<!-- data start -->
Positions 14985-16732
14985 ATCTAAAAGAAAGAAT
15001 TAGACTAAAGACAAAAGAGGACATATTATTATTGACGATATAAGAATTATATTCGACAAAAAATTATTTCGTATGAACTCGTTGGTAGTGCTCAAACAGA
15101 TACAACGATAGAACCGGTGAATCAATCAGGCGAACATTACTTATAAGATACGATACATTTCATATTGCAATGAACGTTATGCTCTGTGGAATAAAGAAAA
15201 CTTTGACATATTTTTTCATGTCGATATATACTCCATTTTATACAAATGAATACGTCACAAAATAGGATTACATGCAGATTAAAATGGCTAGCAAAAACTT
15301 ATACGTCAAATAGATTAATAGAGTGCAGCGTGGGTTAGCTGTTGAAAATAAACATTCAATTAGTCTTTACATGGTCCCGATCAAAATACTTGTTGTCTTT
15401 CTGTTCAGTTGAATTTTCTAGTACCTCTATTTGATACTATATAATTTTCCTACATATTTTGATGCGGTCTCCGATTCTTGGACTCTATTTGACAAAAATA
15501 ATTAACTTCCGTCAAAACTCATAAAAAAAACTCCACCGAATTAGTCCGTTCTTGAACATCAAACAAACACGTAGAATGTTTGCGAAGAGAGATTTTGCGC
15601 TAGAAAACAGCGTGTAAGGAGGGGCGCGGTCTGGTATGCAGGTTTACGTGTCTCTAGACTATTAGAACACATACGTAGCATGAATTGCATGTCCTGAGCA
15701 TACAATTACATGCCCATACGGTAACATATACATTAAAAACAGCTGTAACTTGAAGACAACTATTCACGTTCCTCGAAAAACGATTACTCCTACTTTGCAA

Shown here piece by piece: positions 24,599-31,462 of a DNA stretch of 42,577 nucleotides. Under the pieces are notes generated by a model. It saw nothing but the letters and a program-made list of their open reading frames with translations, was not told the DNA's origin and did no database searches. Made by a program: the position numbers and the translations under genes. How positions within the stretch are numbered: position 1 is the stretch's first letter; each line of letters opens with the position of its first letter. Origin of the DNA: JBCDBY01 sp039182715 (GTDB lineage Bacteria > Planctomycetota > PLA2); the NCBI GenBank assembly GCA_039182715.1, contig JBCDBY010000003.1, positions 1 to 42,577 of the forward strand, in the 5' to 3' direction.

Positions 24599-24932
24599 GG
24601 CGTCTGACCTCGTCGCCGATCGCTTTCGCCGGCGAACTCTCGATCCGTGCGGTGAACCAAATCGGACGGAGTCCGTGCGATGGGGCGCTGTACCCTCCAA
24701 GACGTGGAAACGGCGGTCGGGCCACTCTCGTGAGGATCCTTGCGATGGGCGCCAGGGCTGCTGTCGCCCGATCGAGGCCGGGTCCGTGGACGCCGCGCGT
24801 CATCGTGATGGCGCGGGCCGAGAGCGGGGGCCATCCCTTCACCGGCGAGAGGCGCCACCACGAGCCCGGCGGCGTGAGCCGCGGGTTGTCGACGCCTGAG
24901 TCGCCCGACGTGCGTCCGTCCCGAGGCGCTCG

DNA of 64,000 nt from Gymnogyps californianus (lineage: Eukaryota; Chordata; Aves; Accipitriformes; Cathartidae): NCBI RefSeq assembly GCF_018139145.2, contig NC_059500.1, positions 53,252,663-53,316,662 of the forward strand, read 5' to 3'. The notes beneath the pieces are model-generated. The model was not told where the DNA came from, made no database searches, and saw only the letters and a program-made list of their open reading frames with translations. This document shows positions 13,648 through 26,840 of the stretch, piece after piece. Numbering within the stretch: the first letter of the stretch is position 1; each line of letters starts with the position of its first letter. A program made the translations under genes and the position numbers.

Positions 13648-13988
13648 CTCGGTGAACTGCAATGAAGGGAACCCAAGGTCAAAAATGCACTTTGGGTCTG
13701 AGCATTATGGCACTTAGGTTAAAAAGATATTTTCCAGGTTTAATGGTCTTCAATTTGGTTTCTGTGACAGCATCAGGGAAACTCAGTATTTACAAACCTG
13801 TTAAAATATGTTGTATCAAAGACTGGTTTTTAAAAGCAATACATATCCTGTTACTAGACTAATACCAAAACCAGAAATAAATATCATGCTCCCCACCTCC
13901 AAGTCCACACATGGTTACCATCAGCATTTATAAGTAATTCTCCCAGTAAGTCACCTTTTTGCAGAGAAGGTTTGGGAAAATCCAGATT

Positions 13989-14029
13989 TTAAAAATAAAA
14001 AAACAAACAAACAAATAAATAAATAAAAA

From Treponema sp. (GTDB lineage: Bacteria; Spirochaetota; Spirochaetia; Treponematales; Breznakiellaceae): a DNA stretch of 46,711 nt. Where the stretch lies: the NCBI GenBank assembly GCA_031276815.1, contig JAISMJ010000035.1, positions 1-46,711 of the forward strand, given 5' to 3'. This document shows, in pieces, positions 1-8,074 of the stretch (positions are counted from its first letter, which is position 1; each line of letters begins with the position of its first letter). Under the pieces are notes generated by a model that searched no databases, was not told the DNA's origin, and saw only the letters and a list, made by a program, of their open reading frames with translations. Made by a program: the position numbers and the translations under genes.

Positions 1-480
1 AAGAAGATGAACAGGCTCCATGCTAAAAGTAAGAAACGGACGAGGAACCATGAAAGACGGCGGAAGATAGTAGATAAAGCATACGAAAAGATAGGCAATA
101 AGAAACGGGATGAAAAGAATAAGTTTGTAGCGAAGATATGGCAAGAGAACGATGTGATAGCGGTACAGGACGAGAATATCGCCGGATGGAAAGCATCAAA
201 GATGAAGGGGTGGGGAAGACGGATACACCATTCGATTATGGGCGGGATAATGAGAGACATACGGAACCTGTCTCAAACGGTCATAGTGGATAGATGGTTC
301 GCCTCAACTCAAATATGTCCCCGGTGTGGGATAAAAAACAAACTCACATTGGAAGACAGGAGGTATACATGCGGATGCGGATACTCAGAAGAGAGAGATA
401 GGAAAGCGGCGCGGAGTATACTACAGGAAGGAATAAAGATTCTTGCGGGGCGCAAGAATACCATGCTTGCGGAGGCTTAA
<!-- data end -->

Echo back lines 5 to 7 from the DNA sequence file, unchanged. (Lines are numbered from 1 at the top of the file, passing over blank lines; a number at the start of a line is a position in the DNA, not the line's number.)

15201 CTTTGACATATTTTTTCATGTCGATATATACTCCATTTTATACAAATGAATACGTCACAAAATAGGATTACATGCAGATTAAAATGGCTAGCAAAAACTT
15301 ATACGTCAAATAGATTAATAGAGTGCAGCGTGGGTTAGCTGTTGAAAATAAACATTCAATTAGTCTTTACATGGTCCCGATCAAAATACTTGTTGTCTTT
15401 CTGTTCAGTTGAATTTTCTAGTACCTCTATTTGATACTATATAATTTTCCTACATATTTTGATGCGGTCTCCGATTCTTGGACTCTATTTGACAAAAATA